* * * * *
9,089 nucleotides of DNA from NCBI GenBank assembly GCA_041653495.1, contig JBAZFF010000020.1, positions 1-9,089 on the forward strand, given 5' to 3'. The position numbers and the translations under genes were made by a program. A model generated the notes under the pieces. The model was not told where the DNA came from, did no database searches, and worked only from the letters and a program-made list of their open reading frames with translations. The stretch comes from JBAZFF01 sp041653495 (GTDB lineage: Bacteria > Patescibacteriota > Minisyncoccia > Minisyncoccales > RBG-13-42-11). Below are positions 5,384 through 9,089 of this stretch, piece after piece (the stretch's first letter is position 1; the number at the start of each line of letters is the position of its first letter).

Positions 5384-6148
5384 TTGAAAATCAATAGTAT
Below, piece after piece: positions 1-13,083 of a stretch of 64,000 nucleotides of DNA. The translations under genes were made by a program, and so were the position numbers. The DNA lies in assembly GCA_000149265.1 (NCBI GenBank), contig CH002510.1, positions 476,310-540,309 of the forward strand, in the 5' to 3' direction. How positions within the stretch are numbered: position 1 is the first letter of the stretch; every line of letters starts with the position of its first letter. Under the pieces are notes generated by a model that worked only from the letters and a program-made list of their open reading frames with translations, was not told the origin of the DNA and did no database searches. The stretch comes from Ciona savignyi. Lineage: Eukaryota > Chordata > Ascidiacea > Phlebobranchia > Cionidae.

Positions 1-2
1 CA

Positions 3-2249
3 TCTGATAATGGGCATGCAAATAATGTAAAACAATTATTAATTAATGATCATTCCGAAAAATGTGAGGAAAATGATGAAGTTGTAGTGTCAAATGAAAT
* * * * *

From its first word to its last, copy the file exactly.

9,089 nucleotides of DNA from NCBI GenBank assembly GCA_041653495.1, contig JBAZFF010000020.1, positions 1-9,089 on the forward strand, given 5' to 3'. The position numbers and the translations under genes were made by a program. A model generated the notes under the pieces. The model was not told where the DNA came from, did no database searches, and worked only from the letters and a program-made list of their open reading frames with translations. The stretch comes from JBAZFF01 sp041653495 (GTDB lineage: Bacteria > Patescibacteriota > Minisyncoccia > Minisyncoccales > RBG-13-42-11). Below are positions 5,384 through 9,089 of this stretch, piece after piece (the stretch's first letter is position 1; the number at the start of each line of letters is the position of its first letter).

Positions 5384-6148
5384 TTGAAAATCAATAGTAT
Below, piece after piece: positions 1-13,083 of a stretch of 64,000 nucleotides of DNA. The translations under genes were made by a program, and so were the position numbers. The DNA lies in assembly GCA_000149265.1 (NCBI GenBank), contig CH002510.1, positions 476,310-540,309 of the forward strand, in the 5' to 3' direction. How positions within the stretch are numbered: position 1 is the first letter of the stretch; every line of letters starts with the position of its first letter. Under the pieces are notes generated by a model that worked only from the letters and a program-made list of their open reading frames with translations, was not told the origin of the DNA and did no database searches. The stretch comes from Ciona savignyi. Lineage: Eukaryota > Chordata > Ascidiacea > Phlebobranchia > Cionidae.

Positions 1-2
1 CA

Positions 3-2249
3 TCTGATAATGGGCATGCAAATAATGTAAAACAATTATTAATTAATGATCATTCCGAAAAATGTGAGGAAAATGATGAAGTTGTAGTGTCAAATGAAAT